Duterte lashes out at Facebook after it takes down fake accounts
By Jason Gutierrez and Paul Mozur
President Rodrigo Duterte of the Philippines is one of a number of populists around the world who rose to power in part by harnessing Facebook to get his unfiltered messages to millions. During Duterte’s 2016 campaign, his allies flooded the social media platform with misinformation about his opponents and laudatory stories about him.
Four years later, after allegations that Facebook aided disruptive misinformation campaigns in many countries, the Silicon Valley giant has put up increasing checks on what politicians and their allies can say online. And Duterte is not pleased.
In his weekly public address Monday, Duterte lashed out at Facebook for taking down fake accounts that supported his policies, making vague threats to shut the platform down in the Philippines.
“I allow you to operate here,” Duterte said. “You cannot bar or prevent me from espousing the objectives of government. Is there life after Facebook? I don’t know. But we need to talk.”
It was the latest reminder that the populists Facebook has empowered can turn quickly on the platform. The American social network has come under increasing pressure to grapple with the influence it gives to sowers of disinformation, be they Russian agents seeking to influence U.S. elections or military forces stirring ethnic hatred.
Yet even as it seeks to police those in power, better relations with leaders like Duterte are — in the short run, at least — better for Facebook’s bottom line.
The company said last week that it had taken down two networks, one based in China and one in the Philippines, that used fake accounts to post information about a variety of subjects, including Philippine politics. It said both networks had misled users about their identities.
The Philippine network had ties to the military and the police, the company said. It showed examples of memes the network had posted that criticized communist insurgents in the Philippines, as well as progressive activist groups.
In his address Monday, Duterte accused Facebook of opposing his policies and supporting the Philippine left. He said the company had “opened a Pandora’s box” and that his government might respond with tougher regulations.
“We allow you to operate here hoping that you could help us also,” he said. “Now, if the government cannot espouse or advocate something which is for the good of the people, then what is your purpose here in my country?”
Facebook executives in the Philippines declined to comment. In its statement last week, the company said it had shut down the networks because of their “coordinated inauthentic behavior,” not the content of the posts.
Duterte’s threats against Facebook were a striking turnaround for a president who has reaped considerable benefit from the platform. Before he won the 2016 election, running as a belligerent populist, fake accounts on Facebook spread positive stories about him and inflammatory attacks on his opponents, many of them untrue.
Since he took office, misinformation on Facebook — some of it shared openly by his aides — has been used to slander his critics and promote Duterte’s policies, including his bloody war on drugs. In March of last year, Facebook suspended 200 accounts linked to Nic Gabunada, social media manager of Duterte’s 2016 campaign, also for “coordinated inauthentic activity.”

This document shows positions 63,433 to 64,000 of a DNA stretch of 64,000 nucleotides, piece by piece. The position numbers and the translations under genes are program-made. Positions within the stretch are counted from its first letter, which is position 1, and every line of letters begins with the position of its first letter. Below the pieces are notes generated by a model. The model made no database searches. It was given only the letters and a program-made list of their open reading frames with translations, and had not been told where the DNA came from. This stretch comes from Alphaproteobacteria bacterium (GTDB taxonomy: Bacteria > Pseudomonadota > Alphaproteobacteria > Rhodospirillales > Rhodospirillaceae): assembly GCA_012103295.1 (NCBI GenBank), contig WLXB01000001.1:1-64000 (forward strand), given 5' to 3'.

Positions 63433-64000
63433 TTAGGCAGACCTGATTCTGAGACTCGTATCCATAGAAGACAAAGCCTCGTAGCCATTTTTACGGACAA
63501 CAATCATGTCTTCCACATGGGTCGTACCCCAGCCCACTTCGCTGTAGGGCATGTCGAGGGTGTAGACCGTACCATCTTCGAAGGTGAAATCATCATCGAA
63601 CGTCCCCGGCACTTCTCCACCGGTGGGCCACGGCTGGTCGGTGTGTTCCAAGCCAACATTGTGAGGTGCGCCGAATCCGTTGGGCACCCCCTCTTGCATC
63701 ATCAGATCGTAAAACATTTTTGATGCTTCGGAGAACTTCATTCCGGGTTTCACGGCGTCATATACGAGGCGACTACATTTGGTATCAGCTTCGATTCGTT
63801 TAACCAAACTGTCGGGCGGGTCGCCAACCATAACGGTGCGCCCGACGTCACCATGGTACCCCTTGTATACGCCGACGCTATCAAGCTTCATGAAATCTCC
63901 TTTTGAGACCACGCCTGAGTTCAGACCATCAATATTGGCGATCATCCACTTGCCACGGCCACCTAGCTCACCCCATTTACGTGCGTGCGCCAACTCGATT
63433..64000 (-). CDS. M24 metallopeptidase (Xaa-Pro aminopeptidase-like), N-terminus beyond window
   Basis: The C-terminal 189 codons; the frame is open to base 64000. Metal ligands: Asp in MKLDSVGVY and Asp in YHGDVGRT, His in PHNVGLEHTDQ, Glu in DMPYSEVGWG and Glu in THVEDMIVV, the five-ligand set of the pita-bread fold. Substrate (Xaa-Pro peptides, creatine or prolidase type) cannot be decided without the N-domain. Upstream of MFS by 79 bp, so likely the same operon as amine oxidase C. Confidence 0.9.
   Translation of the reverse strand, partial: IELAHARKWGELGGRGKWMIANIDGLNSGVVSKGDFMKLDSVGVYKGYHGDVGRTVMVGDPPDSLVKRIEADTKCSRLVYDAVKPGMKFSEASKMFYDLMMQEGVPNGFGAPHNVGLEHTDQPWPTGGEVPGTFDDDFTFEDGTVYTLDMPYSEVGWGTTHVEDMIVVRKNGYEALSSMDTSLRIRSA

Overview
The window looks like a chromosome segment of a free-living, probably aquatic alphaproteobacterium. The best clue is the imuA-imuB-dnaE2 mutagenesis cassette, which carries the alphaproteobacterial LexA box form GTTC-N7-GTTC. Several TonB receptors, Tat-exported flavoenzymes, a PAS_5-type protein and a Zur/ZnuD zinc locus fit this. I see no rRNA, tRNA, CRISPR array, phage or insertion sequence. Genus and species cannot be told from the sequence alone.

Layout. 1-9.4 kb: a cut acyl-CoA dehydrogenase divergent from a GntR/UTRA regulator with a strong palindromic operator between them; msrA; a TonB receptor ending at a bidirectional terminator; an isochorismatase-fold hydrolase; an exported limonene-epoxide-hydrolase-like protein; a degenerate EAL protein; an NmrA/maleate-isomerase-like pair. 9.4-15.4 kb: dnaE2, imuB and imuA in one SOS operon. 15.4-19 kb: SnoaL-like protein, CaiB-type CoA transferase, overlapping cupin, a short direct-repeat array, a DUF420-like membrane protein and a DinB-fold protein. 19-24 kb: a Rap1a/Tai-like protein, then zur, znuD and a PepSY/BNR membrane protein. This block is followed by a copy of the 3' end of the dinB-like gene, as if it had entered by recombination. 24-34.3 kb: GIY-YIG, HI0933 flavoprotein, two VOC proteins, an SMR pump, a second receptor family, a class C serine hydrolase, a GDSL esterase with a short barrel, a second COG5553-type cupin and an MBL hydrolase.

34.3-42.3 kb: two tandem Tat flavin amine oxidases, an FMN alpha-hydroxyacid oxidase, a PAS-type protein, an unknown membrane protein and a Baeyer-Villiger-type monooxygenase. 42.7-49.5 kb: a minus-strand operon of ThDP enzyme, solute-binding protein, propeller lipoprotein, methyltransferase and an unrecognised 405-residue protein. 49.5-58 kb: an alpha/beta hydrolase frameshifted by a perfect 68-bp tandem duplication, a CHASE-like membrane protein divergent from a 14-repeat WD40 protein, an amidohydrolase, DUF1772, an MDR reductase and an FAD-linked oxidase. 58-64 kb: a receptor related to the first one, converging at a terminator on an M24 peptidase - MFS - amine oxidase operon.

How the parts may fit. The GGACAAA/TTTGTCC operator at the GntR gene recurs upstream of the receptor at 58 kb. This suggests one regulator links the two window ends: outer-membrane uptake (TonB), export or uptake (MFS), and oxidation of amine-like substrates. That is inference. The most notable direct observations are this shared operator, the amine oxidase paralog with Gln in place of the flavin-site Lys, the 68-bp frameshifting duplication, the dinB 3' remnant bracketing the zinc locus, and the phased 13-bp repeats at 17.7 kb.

In its statement last week, Facebook said the Philippine network appeared to have escalated its activity in 2019 and 2020. It posted in Filipino and English about Philippine news, including domestic politics, anti-terrorism legislation and the military’s activities against terrorism, the company said.
The China-based network posted in Chinese, Filipino and English, focusing most of its activity in Southeast Asia, the company said. It posted about Philippine politics, including material supportive of Duterte and his daughter, who is said to be weighing a presidential run in 2022. But it also posted on global topics, including China’s activity in the South China Sea, where it has territorial disputes with the Philippines.
The Chinese network also posted content aimed at influencing the U.S. presidential election, though Facebook said the network devoted little focus to that effort and had gained “almost no following” in the United States.
Duterte and his officials did not appear to dispute that the military was involved in the Philippine-based network. He denounced Facebook for taking down the posts backing the military’s campaign against the country’s long-running communist insurgency.
“You know, Facebook, insurgency is about overturning the government,” Duterte said. “What would be the point of allowing you to continue if you cannot help us? We are not advocating mass destruction; we are not advocating mass massacre. It’s a fight of ideas.”
On Tuesday, the military issued a statement saying that Facebook “could be the medium that will help consolidate people’s support to their armed forces as their true protectors and defenders of the state against its enemies.”
A spokesman for Duterte, Harry Roque, said the government considered Facebook’s move “a form of censorship,” adding, “We are not conceding these are fake accounts.”